According to the Wall Street Journal, central bank digital currencies (CBDCs) can have an adverse impact on interest rates.
The Wall Street Journal stated that central bank digital currencies (CBDCs) can actually affect the interest rates in a negative way by giving policymakers an extra element. An article by senior columnist James Mackintosh who stated that the difference between a CBDC and cash would be emphasised if interest rates fall below zero. People would be more inclined to hold on to physical cash to “earn zero” instead of losing all the money on a digital dollar issued by the central bank.
The central bank will have more purchases with interest rates if it issues digital dollars which can’t be packed entirely. Negative interest rates are used at the end by central banks during a recession to stimulate an economy by encouraging borrowing and spending with interest being paid to borrowers instead of lenders. At the present the U.S interest rates are the lowest at 0.25% based on the report by Federal Reserve Economic Research. The Fed cut down the interest rates to 0% in March 2020 during the crash that happened due to the pandemic.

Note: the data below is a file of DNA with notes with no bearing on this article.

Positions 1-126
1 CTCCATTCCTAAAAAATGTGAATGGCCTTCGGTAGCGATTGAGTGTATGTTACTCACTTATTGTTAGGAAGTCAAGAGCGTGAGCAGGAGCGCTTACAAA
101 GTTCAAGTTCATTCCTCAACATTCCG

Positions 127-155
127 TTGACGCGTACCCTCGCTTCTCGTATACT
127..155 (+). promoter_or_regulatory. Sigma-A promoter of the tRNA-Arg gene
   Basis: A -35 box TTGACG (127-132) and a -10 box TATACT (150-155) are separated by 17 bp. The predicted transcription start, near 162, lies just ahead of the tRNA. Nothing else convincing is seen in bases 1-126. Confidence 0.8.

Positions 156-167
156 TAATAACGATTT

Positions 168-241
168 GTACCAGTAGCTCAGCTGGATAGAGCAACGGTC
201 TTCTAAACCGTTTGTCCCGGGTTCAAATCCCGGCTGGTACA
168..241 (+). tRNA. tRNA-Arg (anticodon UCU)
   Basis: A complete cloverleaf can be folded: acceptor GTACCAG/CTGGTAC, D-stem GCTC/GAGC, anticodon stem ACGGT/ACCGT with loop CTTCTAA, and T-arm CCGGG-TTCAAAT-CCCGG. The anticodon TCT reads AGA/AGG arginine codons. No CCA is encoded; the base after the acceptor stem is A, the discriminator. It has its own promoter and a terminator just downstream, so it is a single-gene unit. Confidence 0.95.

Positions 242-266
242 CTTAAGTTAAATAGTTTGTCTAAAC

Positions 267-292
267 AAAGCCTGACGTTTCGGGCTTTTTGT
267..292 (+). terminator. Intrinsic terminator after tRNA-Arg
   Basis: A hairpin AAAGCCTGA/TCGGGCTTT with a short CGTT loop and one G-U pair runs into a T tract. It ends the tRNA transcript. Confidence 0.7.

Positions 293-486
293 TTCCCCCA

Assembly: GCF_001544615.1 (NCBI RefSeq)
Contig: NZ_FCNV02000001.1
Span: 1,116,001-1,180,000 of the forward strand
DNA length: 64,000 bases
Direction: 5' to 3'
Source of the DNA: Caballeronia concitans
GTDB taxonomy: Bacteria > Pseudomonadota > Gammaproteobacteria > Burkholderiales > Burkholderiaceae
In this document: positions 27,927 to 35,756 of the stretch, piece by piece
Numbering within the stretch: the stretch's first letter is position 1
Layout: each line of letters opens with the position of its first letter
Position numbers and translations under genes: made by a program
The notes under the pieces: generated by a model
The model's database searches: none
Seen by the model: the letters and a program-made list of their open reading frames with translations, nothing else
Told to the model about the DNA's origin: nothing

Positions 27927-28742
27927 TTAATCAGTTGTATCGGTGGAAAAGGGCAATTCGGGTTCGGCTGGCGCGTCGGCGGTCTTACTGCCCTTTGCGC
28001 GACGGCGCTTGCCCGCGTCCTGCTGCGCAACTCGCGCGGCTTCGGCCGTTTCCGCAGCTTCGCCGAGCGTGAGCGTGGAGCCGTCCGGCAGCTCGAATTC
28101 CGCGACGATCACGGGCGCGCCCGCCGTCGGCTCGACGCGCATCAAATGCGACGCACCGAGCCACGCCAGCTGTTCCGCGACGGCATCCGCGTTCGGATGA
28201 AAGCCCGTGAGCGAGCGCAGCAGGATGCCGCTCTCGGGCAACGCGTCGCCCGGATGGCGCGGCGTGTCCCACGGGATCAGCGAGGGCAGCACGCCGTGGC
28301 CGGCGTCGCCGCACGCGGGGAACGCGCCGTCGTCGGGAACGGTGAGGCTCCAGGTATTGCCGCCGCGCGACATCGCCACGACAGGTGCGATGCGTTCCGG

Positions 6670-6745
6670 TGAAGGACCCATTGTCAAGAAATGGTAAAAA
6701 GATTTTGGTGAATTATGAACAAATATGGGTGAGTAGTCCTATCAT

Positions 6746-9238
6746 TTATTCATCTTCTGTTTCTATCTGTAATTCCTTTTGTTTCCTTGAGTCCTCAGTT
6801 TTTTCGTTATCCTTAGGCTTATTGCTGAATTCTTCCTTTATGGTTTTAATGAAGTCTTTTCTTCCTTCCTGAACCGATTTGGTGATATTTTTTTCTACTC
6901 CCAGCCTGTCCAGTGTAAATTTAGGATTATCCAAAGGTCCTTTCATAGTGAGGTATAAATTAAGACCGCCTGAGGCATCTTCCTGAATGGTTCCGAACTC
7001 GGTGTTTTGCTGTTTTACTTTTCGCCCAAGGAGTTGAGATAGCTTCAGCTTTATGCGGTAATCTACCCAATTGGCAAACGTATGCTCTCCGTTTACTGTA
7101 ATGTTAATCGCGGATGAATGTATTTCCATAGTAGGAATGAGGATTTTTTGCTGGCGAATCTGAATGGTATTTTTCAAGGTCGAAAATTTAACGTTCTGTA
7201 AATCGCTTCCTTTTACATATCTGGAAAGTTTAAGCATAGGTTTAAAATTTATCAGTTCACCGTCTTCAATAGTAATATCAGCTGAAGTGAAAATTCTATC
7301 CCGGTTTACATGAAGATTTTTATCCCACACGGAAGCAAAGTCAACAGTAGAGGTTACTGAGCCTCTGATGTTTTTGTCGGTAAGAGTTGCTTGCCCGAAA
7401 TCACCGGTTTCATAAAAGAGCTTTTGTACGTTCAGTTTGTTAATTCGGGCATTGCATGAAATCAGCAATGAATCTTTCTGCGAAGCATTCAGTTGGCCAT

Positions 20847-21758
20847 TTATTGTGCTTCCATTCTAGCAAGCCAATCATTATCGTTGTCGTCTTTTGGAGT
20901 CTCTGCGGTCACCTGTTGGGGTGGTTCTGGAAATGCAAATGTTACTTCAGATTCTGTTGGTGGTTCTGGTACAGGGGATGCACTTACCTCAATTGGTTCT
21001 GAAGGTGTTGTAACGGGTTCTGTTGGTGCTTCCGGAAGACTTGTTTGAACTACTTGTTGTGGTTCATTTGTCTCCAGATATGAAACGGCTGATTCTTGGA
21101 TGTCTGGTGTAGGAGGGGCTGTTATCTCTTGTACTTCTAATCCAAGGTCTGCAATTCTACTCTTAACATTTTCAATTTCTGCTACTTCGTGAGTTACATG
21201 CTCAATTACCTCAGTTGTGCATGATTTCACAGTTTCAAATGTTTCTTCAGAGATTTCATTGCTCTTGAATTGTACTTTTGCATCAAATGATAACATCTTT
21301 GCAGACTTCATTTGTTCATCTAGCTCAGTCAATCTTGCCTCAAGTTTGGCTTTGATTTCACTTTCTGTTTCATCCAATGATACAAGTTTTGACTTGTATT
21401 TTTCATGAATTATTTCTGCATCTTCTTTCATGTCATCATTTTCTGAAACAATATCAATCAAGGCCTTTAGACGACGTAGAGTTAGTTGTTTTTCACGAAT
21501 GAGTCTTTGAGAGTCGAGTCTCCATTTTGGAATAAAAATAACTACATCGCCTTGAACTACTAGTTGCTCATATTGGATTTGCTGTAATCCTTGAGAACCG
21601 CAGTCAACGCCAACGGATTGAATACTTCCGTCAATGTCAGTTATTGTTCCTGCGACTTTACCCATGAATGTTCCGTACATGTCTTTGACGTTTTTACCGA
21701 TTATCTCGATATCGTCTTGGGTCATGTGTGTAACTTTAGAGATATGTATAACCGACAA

Benoit Coeure, head of the bank for international settlements innovation Hub said that WSJ that central banks are trying to ensure that central bank issued virtual currencies which are not seen to be “a possible monetary-policy instrument. Negative rates aren’t easy to understand. There will be a reluctance both by central banks and financial institutions to go there.” Negative interest rates can be used as a useful tool to fight back the deflation by weakening the national currency. In this case, exports for that country would become cheaper and increase the import costs would increase the inflation.
There are many central banks which are already in negative interest territory, the European Central bank has a rate of -0.5% after its sub-zero move in 2014. The bank of Japan is -0.1% first dropping below it in 2016, the Swiss National Bank -0.75% and Denmark has an interest rate of -0.5%. “Programmable money is designed with in-built rules that constrain the user. These rules could mean that money expires after a fixed date or its use is restricted to a certain set of good.”